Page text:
Sometimes it can be hard for recruits to stay off their phones during a recruiting trip. Phones buzzing with messages from parents constantly asking how things are going or wanting to Snapchat all the cool things you’re doing to your friends back home can be overwhelming. While communicating with family and friends is important, finding the right time shows a lot of respect. It can be hard for the team to get to know you if you are always on your phone. Just be in the moment, as these could potentially be your future teammates.

Leadership

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Photo Courtesy: Missouri State Athletics

Is the recruit capable of demonstrating leadership skills and have the potential to lead the team? Teams want individuals who are not afraid of taking on the challenge of leading others and inspiring the team to achieve their goals.

Every team member can be a leader, whether that is leading by example or being a team captain. Teams need leaders to motivate each other, guide the team towards success, and stay focused on achieving greatness. Experience as a leader and active leadership on a club team will better prepare you for the college swimming environment.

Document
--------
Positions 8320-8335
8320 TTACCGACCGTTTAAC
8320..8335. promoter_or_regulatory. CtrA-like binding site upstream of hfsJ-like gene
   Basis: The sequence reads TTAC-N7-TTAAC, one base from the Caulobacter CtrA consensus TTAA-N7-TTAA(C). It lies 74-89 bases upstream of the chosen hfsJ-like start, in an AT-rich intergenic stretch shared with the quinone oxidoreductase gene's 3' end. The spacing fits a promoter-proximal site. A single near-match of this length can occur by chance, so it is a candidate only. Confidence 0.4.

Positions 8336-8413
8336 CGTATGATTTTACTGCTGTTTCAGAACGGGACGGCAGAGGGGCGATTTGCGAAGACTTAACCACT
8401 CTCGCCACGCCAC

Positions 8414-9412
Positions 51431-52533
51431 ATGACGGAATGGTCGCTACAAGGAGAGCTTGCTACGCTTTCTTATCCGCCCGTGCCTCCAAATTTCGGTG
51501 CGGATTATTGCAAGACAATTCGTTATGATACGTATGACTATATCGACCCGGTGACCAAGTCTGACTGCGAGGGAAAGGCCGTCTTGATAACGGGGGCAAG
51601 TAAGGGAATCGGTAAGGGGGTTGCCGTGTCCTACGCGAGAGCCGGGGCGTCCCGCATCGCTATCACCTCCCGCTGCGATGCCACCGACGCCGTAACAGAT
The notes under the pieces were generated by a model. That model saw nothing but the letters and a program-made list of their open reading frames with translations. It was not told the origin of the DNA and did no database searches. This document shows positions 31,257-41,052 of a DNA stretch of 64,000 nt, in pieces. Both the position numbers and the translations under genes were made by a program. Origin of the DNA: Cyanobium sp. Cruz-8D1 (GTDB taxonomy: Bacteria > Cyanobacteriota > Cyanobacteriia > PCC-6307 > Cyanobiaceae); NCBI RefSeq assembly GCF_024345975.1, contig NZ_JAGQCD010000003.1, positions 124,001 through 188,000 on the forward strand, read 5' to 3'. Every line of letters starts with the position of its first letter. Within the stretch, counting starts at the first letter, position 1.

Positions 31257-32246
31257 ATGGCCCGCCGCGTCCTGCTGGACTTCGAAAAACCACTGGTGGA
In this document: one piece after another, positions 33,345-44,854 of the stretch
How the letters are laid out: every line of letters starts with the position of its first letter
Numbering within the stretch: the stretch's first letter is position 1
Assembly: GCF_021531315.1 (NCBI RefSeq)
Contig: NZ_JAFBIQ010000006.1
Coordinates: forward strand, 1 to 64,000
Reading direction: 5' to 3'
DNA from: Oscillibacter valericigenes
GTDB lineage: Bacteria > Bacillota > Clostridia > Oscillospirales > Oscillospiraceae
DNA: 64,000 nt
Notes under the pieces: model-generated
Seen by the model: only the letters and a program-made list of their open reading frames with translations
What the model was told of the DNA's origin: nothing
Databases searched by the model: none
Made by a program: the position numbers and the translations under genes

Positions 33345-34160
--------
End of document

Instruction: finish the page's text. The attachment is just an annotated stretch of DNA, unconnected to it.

Academics

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Photo Courtesy: Eric Bugby

Will the recruit be able to contribute to the academic aspect of the team? Teams want individuals who care about the team GPA, who will elevate the team study ethic and will remain academically eligible.

It often helps when recruits know what they want to study or have narrowed down their interests for their future. The team can inform a recruit about classes within a specific major, which is another way to start building relationships with the team through shared interests.

Open mind

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Photo Courtesy: Peter H. Bick

How will the recruit respond in a completely new environment with new teammates and a different training style than they are used to? Teams want new teammates who are open to different ways of achieving success.